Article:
Plus, studies have shown that sleep-deprived people have a shaky grasp on recalling past events accurately. When it comes to arguments about who was supposed to send regrets or pick up the dog, reinventing history typically doesn’t help cool heads prevail.
For me and my ex, the bedroom was always a perfect place to argue. Her on one side, me on the other, and this giant fluffy barrier between us. Plus, it was the natural end destination of every night; we always landed there. But, according to Dr. Raj, lugging our problems into the bedroom in the first place might have been the kiss of death.
“It’s called stimulus control,” he says, in a phrase oft-repeated in the sleep-industry. Meaning the bed should be for two things, both of which start with "S". No, “screamfest” isn’t one of them.
Ideally, Dr. Raj says, couples can set up a specific time during the day to discuss problems. Not in the bedroom. And certainly not in bed.
“You want your body and your mind to feel that the bedroom is meant for sleeping. It’s a room where you should be able to peacefully transition into sleep,” he says. “If you’re always having arguments in there, your brain automatically associates the room with arguing, not sleeping.”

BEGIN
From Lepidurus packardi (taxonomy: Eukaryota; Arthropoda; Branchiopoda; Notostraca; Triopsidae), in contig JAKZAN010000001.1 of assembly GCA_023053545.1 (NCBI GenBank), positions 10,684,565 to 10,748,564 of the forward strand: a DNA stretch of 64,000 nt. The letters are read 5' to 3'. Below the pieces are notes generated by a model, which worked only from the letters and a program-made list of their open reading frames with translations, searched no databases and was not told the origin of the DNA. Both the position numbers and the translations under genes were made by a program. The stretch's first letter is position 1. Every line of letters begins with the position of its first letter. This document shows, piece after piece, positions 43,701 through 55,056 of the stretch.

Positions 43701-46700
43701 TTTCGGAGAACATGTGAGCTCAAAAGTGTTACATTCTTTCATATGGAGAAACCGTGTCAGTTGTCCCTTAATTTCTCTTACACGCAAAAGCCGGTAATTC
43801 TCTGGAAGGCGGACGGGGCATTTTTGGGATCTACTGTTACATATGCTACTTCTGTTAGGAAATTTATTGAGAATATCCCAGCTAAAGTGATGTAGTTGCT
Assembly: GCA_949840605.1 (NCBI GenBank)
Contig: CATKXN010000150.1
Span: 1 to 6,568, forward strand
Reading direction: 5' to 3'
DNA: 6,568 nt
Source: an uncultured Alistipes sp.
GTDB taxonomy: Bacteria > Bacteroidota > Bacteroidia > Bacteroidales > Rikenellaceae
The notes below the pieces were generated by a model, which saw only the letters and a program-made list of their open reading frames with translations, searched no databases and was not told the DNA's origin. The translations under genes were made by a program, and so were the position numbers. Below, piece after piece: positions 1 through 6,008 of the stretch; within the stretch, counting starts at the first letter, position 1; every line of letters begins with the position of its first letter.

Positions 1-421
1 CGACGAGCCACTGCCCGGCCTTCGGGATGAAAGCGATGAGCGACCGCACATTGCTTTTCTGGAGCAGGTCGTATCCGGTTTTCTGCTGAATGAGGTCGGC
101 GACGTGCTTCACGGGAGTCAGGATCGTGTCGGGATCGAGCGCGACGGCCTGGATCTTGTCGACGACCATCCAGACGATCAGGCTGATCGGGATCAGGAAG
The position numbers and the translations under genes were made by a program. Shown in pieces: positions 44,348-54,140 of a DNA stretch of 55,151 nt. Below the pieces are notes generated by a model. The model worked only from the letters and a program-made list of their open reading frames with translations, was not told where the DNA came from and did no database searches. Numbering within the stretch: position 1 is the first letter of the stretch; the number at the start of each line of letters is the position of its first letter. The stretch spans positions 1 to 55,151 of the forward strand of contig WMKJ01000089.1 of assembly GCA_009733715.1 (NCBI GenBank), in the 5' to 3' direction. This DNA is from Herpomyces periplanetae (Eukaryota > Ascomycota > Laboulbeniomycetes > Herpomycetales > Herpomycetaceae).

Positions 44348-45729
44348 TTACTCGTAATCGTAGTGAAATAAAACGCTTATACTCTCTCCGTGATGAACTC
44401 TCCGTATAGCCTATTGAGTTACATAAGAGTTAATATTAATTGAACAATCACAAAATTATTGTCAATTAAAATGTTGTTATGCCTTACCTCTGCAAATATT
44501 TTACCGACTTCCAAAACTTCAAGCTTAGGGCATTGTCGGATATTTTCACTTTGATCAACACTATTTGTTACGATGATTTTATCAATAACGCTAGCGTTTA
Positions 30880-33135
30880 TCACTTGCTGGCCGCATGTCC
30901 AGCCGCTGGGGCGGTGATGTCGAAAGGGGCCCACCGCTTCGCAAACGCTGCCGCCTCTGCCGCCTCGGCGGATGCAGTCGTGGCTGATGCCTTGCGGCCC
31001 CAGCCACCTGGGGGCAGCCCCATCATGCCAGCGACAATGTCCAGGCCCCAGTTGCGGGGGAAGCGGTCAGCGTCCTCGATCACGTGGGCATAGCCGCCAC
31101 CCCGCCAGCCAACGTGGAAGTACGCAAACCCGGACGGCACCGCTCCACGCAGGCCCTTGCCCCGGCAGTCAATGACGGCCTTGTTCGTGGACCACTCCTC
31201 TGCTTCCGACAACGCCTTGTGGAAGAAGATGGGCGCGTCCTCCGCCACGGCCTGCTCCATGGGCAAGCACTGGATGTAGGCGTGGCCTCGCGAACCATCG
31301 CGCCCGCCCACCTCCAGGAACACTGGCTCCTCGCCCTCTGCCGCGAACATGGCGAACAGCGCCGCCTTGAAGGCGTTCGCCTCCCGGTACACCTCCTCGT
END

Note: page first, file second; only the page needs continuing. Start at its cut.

No, you don’t need to build an argument Octagon in the foyer. But actively keeping your arguments away from where you lay your head at night will help keep your bedroom free of psychological shrapnel.
“If you’re able to table an argument and get a good night’s sleep, you’ll be less prone to facing problems you don’t need, and you’ll be able to see the big picture more clearly.
So, if my ex and I had waited until morning to clash, would we still be together? No. Absolutely not. There was a lot more going on. But would we have been more civil, receptive and emotionally aware? Most certainly. Now, don’t mistake this “wait ‘til morning” philosophy as some sort of magic ointment that makes arguments dissappear. But, scientifically speaking, putting pause on a fight and going to sleep angry might have preserved some civility, and made for a much less stressful year and a half.
Can’t argue with that.